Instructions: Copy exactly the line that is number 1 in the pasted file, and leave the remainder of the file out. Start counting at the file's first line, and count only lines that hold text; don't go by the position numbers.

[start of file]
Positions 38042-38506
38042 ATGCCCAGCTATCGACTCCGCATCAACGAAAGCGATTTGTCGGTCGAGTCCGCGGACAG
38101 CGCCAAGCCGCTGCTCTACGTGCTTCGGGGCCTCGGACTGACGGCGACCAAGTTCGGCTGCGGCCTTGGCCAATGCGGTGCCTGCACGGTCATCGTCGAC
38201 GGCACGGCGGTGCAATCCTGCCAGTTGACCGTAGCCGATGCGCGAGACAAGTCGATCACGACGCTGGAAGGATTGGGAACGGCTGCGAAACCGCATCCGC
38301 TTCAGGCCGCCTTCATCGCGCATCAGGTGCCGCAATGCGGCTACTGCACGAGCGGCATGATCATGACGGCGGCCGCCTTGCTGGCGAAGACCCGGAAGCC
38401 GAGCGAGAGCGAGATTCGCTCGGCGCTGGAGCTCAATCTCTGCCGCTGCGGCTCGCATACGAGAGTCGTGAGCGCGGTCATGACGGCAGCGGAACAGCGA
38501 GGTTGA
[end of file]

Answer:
Positions 38042-38506